Testimony to that need is ancient. Human beings have been striking wood and metal as far back as known, doubtless for various purposes, but most often in connection with religion. Some of the bells from the Orient seem clunky and have little tone. Apparently, the first hand bells used by Irish monks were little more than cow bells. But monasticism, as it came out of the desert and into Europe, required larger bells, and a proud art of great sophistication grew. At present in the West, only a few major church bell-makers exist, mostly in Poland and Russia, though Verdin’s and McShane continue the tradition in the U.S.

When one reads the history and literature of the Christian West from the sixth century onward, one is struck by the omnipresence of bells. As bell-making grew with Christian art and architecture, bells grew larger and the making of many great tones required both wizardry and tonnage, until the point that a bell commissioned by the Tsars weighed 220 tons, and required a warning before it was rung to keep the populace from thinking the apocalypse was upon them. (By comparison, the largest church bell in the West, in Cologne, weighs 27 tons; the great bell of St. Peter’s, nine tons). Simultaneously, through the cunning of metallurgists, bells were developed to exact tones, and groups of bells became veritable orchestras. Bell-ringers became prized as artists, and were even invested with the minor order of ostiarius. Today, here and there, the great bells ring out the monastic hours with soul-moving force, as at Abbaye Fontgombault, where the Benedictines keep the ancient rule and liturgy, prompting one visitor, then-Cardinal Ratzinger, to say, "Now that is the Catholic Church!"

Despite some silly controversies in the 16th century over the "baptism of the bells," instigated by those who hate "the physical network on which the soul depends," Catholics have felt the mystery of the bells to be tied up with the mysteries of the Faith, which gave rise to the practice of the blessing and even naming of bells, for one blesses and names what is beloved of the soul.

In 1991, I awoke in Kuwait to the sounds of a dozen mosques roaring that Allah is Awesome! and all must come to prayer. The shock ran up and down my spine. In several countries, I lived six years among the Muslims and daily felt the powerful presence of a serious religion that knows that the consciousness of man requires constant reminders of prayer. Even in the Arab countries that permit a few churches enclosed by walls, no bells are permitted. Islam instinctively understands the religious truth that time must be defined as sacred time, for their muezzins call their faithful to prayer five times a day, wailing away even during a sermon by Pope John Paul II. No phony ecumenism for them; they know that minarets and bells speak different and absolutely opposed languages.

The Protestant Reformers sensed it too, and so Zwingli and others were much exercised to ban them altogether from the bleak Protestant landscape. So, too, atheists and humanists. During the French Revolution, the ideologues who murdered thousands of priests and nuns and sacked the churches and convents did not neglect to melt nationalized church bells into metal for cannon. In the U.S., fellow ideologue Thomas Paine wanted to eliminate those Romish bells because they meant Europe — and Europe, of course, meant the Faith. Later, the rage of revolution would turn against the ten thousand bells of Russia — but about that, more anon.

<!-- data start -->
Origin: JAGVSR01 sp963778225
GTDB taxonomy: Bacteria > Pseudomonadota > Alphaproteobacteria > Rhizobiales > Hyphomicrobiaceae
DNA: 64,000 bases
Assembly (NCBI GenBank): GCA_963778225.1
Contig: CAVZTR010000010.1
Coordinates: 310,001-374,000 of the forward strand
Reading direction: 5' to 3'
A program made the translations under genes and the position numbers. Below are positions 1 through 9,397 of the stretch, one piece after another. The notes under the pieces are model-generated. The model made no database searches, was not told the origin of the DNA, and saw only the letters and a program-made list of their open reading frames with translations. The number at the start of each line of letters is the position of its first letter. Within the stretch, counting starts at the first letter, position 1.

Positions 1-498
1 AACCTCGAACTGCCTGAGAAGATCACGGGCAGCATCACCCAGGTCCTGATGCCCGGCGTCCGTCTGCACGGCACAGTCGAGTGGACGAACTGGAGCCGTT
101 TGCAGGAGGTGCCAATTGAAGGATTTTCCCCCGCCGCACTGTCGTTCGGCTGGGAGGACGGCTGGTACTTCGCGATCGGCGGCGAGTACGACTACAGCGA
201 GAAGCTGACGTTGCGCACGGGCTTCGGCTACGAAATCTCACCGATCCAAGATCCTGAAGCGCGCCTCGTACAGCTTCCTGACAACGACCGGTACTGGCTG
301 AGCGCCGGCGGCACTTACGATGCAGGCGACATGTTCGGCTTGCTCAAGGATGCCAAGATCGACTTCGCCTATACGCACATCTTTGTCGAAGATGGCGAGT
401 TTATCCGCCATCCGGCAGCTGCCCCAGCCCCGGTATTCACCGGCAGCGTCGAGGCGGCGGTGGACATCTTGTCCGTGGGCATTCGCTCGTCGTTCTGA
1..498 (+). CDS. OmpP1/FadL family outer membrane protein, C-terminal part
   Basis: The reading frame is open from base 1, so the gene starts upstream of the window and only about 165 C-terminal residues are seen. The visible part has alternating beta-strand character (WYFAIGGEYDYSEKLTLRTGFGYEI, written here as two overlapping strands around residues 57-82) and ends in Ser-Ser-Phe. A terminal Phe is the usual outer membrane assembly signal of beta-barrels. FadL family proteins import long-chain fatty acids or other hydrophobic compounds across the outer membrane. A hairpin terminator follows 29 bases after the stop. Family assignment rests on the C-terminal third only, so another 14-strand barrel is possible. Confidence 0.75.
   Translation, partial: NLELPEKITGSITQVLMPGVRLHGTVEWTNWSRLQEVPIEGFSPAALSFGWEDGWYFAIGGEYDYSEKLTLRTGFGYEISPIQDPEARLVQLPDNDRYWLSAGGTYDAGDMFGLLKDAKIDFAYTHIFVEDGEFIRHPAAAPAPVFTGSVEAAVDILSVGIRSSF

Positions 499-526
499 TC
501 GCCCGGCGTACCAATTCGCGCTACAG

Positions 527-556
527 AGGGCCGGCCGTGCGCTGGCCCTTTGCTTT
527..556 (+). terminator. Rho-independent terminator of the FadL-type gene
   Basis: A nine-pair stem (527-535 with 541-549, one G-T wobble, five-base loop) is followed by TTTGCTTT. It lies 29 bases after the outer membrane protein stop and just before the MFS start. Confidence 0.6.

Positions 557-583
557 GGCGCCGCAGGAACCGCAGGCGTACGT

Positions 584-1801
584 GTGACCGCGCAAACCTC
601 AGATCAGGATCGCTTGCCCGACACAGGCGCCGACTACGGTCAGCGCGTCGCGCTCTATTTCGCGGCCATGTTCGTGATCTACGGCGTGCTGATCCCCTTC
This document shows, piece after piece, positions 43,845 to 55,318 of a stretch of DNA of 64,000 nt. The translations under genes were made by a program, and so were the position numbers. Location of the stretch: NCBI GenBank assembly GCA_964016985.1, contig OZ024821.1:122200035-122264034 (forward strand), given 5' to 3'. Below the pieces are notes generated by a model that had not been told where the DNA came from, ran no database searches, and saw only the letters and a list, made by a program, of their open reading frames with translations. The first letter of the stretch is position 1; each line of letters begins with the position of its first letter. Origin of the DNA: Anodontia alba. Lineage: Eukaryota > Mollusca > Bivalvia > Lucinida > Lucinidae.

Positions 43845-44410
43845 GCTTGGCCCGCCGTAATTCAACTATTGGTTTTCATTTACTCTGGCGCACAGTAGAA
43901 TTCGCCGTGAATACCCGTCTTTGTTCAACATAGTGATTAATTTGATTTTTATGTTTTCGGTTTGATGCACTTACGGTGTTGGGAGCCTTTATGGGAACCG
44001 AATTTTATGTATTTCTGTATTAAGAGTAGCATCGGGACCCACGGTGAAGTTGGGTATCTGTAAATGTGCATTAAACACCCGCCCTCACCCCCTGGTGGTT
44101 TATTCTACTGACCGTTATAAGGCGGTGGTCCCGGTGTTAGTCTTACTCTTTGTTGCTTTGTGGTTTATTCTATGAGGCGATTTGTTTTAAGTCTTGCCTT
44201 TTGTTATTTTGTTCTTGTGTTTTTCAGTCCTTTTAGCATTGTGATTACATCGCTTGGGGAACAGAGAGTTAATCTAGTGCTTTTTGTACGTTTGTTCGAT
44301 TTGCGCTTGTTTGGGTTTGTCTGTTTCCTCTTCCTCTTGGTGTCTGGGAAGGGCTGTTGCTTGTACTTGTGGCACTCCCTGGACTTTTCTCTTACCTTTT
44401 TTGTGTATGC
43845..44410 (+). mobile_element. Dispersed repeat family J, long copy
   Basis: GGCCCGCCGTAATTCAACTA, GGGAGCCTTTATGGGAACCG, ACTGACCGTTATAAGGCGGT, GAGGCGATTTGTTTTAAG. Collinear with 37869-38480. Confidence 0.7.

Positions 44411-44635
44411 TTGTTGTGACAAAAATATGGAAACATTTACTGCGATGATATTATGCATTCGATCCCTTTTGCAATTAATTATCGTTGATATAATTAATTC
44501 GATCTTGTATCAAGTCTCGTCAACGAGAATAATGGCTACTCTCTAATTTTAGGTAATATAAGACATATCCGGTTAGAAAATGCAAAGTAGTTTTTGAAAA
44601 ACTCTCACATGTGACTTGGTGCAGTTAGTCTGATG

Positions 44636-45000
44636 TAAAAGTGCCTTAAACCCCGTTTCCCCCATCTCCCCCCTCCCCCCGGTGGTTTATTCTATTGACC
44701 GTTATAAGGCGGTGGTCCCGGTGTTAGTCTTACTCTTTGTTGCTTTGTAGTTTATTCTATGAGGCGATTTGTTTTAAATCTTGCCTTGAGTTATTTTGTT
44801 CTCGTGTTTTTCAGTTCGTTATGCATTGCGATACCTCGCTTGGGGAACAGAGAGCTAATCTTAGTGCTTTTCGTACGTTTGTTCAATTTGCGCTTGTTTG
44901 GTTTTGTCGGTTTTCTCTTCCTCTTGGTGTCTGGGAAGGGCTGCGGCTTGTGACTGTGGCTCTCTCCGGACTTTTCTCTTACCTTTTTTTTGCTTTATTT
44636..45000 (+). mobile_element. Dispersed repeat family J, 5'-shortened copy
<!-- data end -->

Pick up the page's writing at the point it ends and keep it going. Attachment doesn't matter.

After Vatican II, even the hand bells of the Mass disappeared from our sanctuaries, as the boundaries of the sanctuaries themselves dissolved into the misty Land of Nuance. I have heard of Catholic priests, the sort who like to be called Mister or Presider, telling their flocks to eschew the Sign of the Cross as potentially offensive to "those of other belief systems," and I suspect that they, too, would prefer the electronic chimes set to the Harry Potter theme or Buddhist gongs. Shall we call it the New Puritanism? As the New Oxford Review’s Michael S. Rose demonstrates with great clarity in Ugly as Sin: Why They Changed Our Churches from Sacred Places to Meeting Spaces and How We Can Change Them Back Again (re-released in paperback this year), American neo-Protestant theology translates churches into suburban meeting halls without aspiring bell towers or bells. No bells, no calling of souls to the highest.

Yet Christian bells do call to us. Dolefully, joyfully, peremptorily, insistently, grandly, slowly, powerfully, undeniably. A bell requires silence; it speaks out of the silence that surrounds it. A bell must be rung with human hands, and ring into something, and it depends on a landscape and a faithful body of hearers for its fulfillment. In a Catholic world, grace flows through God’s created things, not the least of which is sound.

Recently, I have been re-reading with great pleasure the careful fictions of Maurice Baring who, like all Catholic novelists of the 20th century, faced the problem of how to bring the reader into contact with a Catholic sense of reality without straying into didacticism. In one of his best novels, Cat’s Cradle, in which Providence and chance often seem to trade places unexpectedly, the very secular English woman Blanche Clifford marries into an Italian Catholic family, unfortunately to a cruel and despotic Count. The setting is not propitious for her awaking to grace. But early in the novel, the catholicized Roman landscape momentarily breaks in upon her selfish preoccupations: "All at once the church bells began to ring. She seemed to be in a crystal kingdom of ringing sound. The man behind the donkey stopped and took off his hat. It was the Ave Maria."